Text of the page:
3. JEWS WERE POISONING WELLS.

A deep well
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Reports that Jews ritually sacrificed Christian children were not uncommon during the Middle Ages, but things took a particularly terrible turn during the spread of the Black Plague. In the 14th century, thousands of Jews were killed in response to rumors that Satan was protecting them from the plague in exchange for poisoning the wells of Christians. In 1321 in Guienne, France alone, an estimated 5000 Jews were burned alive for supposedly poisoning wells. Other communities expelled the Jews, or burned entire settlements to the ground. Brandenburg, Germany, even passed a law denouncing Jews for poisoning wells—which of course they weren't.

4. BRIGANDS WERE TERRORIZING THE FRENCH COUNTRYSIDE.

In July 1789, amid the widespread fear and instability on the eve of the French revolution, rumors spread that the anti-revolutionary nobility had planted brigands (robbers) to terrorize the peasants and steal their stores of food. Lights from furnaces, bonfires, and even the reflection of the setting sun were sometimes taken to be signs of brigands, with panic as the predictable result. Provincial towns and villages formed militias in response to the rumors, even though, as historian Georges Lefebvre put it, “the populace scared themselves.” In one typical incident, near Troyes on July 24, 1789, a group of brigands were supposedly spotted heading into some woods; an alarm was sounded and 3000 men gave chase. The “brigands” turned out to be a herd of cattle.

5. GERMAN-AMERICANS WERE PLOTTING SNEAK ATTACKS ON CANADA.

Officers of the Royal Canadian Mounted Police marching in a Canada Day parade
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Canada entered World War I in 1914, three years before the United States did. During the gap period, rumors circulated that German-Americans sympathetic to their country of origin were planning surprise attacks on Canada. One of the worst offenders of such rumor-mongering, according to authors Bartholomew and Hassall, was British consul-general Sir Courtenay Bennett, then stationed in New York. In the early months of 1915, Bennett made “several sensational claims about a plan in which as many as 80,000 well-armed, highly trained Germans who had been drilling in Niagara Falls and Buffalo, New York, were planning to invade Canada from northwestern New York state.” Bizarre as it may sound, there was so much anxiety and suspicion during the period that Canadian Prime Minister Sir Robert Borden requested a report on the story, which the Canadian police commissioner determined to be without any foundation whatsoever.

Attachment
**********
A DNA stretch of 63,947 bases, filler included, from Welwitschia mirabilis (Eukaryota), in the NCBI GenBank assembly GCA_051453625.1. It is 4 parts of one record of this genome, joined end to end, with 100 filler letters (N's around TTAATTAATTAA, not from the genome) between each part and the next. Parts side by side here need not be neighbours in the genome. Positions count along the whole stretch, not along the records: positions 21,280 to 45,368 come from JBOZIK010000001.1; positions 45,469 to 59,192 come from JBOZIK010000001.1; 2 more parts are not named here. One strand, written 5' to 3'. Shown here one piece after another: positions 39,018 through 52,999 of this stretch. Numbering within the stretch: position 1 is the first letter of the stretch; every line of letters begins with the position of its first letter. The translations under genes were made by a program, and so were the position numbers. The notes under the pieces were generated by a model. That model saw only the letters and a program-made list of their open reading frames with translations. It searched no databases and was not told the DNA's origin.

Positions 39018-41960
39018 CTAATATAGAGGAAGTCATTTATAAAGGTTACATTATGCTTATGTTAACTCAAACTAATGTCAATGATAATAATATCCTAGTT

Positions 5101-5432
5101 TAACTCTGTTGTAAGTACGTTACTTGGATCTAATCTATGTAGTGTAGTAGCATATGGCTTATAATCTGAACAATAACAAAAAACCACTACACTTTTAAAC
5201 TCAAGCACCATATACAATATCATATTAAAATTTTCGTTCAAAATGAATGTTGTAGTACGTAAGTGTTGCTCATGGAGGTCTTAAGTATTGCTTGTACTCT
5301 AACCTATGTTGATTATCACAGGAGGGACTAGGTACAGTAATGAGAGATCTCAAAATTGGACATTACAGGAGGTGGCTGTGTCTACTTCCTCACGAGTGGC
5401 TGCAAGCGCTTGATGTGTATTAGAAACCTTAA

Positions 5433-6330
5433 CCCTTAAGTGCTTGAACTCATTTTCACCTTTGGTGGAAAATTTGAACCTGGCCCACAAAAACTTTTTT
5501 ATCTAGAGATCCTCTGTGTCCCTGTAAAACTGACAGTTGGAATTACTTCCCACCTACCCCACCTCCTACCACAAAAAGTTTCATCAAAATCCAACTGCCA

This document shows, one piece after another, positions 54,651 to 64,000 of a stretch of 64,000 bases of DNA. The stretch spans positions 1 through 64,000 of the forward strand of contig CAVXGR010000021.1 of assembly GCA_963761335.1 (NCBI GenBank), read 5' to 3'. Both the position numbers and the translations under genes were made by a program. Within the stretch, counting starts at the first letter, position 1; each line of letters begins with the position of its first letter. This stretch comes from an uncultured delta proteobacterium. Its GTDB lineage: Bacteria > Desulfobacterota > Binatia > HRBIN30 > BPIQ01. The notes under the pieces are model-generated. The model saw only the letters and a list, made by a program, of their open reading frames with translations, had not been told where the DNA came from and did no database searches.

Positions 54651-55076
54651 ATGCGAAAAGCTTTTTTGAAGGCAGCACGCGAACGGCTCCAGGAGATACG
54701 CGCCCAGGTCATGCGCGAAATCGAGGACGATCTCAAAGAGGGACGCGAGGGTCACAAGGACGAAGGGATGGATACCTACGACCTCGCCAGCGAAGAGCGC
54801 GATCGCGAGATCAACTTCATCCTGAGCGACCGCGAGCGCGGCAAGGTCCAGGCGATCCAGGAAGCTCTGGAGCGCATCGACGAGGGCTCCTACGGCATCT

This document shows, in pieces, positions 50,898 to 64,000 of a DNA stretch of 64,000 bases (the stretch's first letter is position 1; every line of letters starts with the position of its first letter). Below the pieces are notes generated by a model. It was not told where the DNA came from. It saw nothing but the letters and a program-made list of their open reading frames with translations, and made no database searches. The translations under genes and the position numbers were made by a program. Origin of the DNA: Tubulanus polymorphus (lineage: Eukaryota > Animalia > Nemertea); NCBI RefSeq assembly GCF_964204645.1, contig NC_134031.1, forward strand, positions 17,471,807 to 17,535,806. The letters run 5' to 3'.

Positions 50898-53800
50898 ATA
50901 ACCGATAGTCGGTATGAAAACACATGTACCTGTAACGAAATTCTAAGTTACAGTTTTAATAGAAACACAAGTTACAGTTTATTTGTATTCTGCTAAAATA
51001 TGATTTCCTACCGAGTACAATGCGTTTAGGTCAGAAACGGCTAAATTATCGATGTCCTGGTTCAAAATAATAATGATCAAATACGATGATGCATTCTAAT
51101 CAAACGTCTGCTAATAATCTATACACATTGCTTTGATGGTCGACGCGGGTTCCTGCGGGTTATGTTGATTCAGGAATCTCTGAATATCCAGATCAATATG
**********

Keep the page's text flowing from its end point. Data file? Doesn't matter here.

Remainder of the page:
6. THE INDONESIAN GOVERNMENT WAS HUNTING HEADS FOR CONSTRUCTION PROJECTS.

In certain parts of Indonesia, locals reportedly believe—or once did—that large-scale construction projects require human heads to keep the structures from crumbling. In 1937, one island was home to a spate of rumors saying that a tjoelik (government-sanctioned headhunter) was looking for a head to place near a local jetty construction project. Locals reported strange noises and sights, houses pelted with stones, and attacks from tjoelik wielding nooses or cowboy lassos. Similar rumors surfaced in 1979 in Indonesian Borneo, when government agents were supposedly seeking a head for a new bridge project, and in 1981 in Southern Borneo, when the government headhunters supposedly needed heads to stabilize malfunctioning equipment in nearby oil fields. Terrified townspeople began curtailing their activities so as not to be in public any longer than necessary, although the rumors eventually died down.

7. POWERFUL APHRODISIAC GUM WENT ON SALE IN THE MIDDLE EAST.

An assortment of sticks of pink bubble gum
iStock

In the mid-1990s, the Middle East was home to some alarming rumors about aphrodisiacal gum. In 1996 in Mansoura, Egypt, stories began spreading that students at the town’s university had purchased gum deliberately spiked with an aphrodisiac and were having orgies as a result. One local member of parliament said the gum had been distributed by the Israeli government as part of a plot to corrupt Egyptian youth. Mosque loudspeakers began warning people to avoid the gum, which was supposedly sold under the names “Aroma” or “Splay.” Authorities closed down some shops and made arrests, but never did find any tainted gum. Similar rumors cropped up the following year in the Gaza Strip, this time featuring a strawberry gum that turned women into prostitutes—supposedly, the better to convince them to become Shin Bet informants for the Israeli military.

8. SORCERERS WERE PLAGUING INDONESIA.

In the fall of 1998, a sorcerer scare in East Java, Indonesia, resulted in the deaths of several villagers. The country was in crisis, and while protests raged in major cities, some in the rural area of Banyuwangi began agitating for restitution for past wrongs allegedly committed by sorcerers. The head of the local district ordered authorities to move the suspected sorcerers to a safe location, a process that included a check-in at the local police station. Unfortunately, villagers took the suspects’ visits to police stations as proof of their sorcery and began killing them. Anthropologists who studied the incident said the stories of supposed sorcery—making neighbors fall sick, etc.—were based entirely on rumor and gossip.

9. OBAMA WAS INJURED BY A WHITE HOUSE EXPLOSION.

These days, rumors have advanced technology to help them travel. On April 23, 2013, a fake tweet from a hacked Associated Press account claimed that explosions at the White House had injured Barack Obama. That lone tweet caused instability on world financial markets, and the Standard and Poor’s 500 Index lost $130 billion in a short period. Fortunately, it quickly recovered. (Eagle-eyed journalists were suspicious of the tweet from the beginning, since it didn’t follow AP style of referring to the president with his title and capitalizing the word breaking.)

An earlier version of this story ran in 2015.